Today we continued our exploration of Lesson 13. In class our focus was on strategies for showing our work. This was because your homework from Lesson 12 contained A LOT of mistakes. Most of these mistakes resulted from skipping steps, making mental mistakes in your head, or not checking your work!
Everybody in class promised to show all of their work in a neat and organized manner on their homework if I agreed to edit the assignment and make it smaller.
Homework: Lesson 13: Skip 3 and 5
Please complete the following problems from the Lesson 11 Problem Set tonight for homework: 3 – 8, 15 – 18, and 19 – 24.
Everything we learned about today in class relates to equations. Tomorrow we will focus on inequalities (remember those?)
Please complete the following problems from your packet tonight for homework: Exercises 5 & 6 (page S.61), Problem Set 1, 2, and 9 – 14 (beginning on page S.63)
Please complete the following problems over Thanksgiving Break from lesson 10:
4 – 12, 14, 15, 17, 21, 22, 27 – 29, 33 – 35, 40 and 42.
Here are the answers to last night’s homework. This homework assignment represents the HARDEST part of tomorrow’s quiz: Solutions
Here is a cool piecewise function to think about tonight:
I need to order new copies of Geometers Sketchpad for the 7th grade class. The old version requires you to stick the CD into the laptop every time you run the program. The newer laptops don’t have a CD drive. Below is a copy of the volume purchase pricing. Make a piecewise-linear function to show how the cost of the function changes for purchasing up to 100 licenses. If the district currently has 90 7th graders, do you think that we should purchase 90 licenses? Why or why not?
Problem 1: SKIP a, i, q, r, t, v
Problem 2: You must do j, h, i, then pick 3 others.
Problem 3: Only do e, f, g
Problem 4: Just do it.
Today in class we added some complexity to our study of adding and subtracting polynomials.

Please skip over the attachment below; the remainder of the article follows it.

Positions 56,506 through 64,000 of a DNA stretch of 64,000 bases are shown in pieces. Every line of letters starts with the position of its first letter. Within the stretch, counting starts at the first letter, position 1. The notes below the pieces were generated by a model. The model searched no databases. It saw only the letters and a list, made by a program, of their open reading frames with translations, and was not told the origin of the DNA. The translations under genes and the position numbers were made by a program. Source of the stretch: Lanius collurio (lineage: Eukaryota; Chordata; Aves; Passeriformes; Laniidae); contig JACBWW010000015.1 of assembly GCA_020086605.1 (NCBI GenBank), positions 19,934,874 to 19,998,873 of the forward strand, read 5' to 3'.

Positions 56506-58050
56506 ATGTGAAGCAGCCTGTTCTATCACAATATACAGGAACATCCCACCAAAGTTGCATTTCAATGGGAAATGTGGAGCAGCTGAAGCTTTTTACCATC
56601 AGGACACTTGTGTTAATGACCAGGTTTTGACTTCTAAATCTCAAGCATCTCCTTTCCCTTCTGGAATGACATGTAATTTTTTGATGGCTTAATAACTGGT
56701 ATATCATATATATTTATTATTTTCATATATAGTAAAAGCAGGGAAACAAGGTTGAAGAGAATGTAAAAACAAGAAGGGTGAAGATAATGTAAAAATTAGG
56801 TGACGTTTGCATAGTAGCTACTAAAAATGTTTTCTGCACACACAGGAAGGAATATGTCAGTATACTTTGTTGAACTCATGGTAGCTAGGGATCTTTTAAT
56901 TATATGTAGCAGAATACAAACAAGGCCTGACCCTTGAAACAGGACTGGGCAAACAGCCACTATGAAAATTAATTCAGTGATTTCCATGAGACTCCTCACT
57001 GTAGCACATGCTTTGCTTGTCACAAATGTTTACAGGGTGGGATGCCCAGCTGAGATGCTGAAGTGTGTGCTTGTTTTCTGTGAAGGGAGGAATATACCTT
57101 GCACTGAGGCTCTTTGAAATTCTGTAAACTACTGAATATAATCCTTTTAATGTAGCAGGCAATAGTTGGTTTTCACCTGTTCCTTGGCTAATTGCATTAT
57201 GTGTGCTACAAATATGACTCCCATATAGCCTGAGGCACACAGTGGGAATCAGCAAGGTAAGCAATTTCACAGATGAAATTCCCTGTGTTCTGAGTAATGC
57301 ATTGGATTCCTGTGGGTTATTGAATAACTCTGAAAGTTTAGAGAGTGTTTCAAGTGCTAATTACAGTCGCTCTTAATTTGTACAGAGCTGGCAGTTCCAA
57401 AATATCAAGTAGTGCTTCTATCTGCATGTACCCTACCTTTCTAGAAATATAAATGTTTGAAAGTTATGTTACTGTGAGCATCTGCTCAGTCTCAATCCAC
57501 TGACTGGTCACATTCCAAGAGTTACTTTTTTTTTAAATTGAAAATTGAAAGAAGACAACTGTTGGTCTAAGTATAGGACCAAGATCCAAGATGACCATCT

Please complete the problems set beginning on page S.41 over the weekend for homework.
Today we reviewed some concepts associated with the Distributive Property of Multiplication, Associative Property, and Commutative Property (no N).
We used all of this to introduce the concept or “proof.” In mathematics, each step of a proof can only change one element and must be supported with logic and reasoning. While these problems are easy, and we are in the habit of chunking steps together, practicing how to organize a proof is a good skill to gain before tackling Geometry next year at NT.
HW 1 – 7 beginning on page S35.
When you get to 5 a tonight, there is a typo. xy = 1/37
Most of you completed problems 1 – 4 from Lesson 5 today in class.
If you didn’t, then you will have some homework over the weekend.
Put a lot of thought into graphing this story tonight for homework. We will begin class tomorrow by sharing your ideas.
Maya and Earl live at opposite ends of the hallway in their apartment building. Their doors are 50 feet apart. They each start at their door and walk at a steady pace towards each other and stop when they meet.
What would their graphing stories look like if we put them on the same graph? When the two people meet in the hallway, what would be happening on the graph? Sketch a graph that shows their distance from Maya’s door.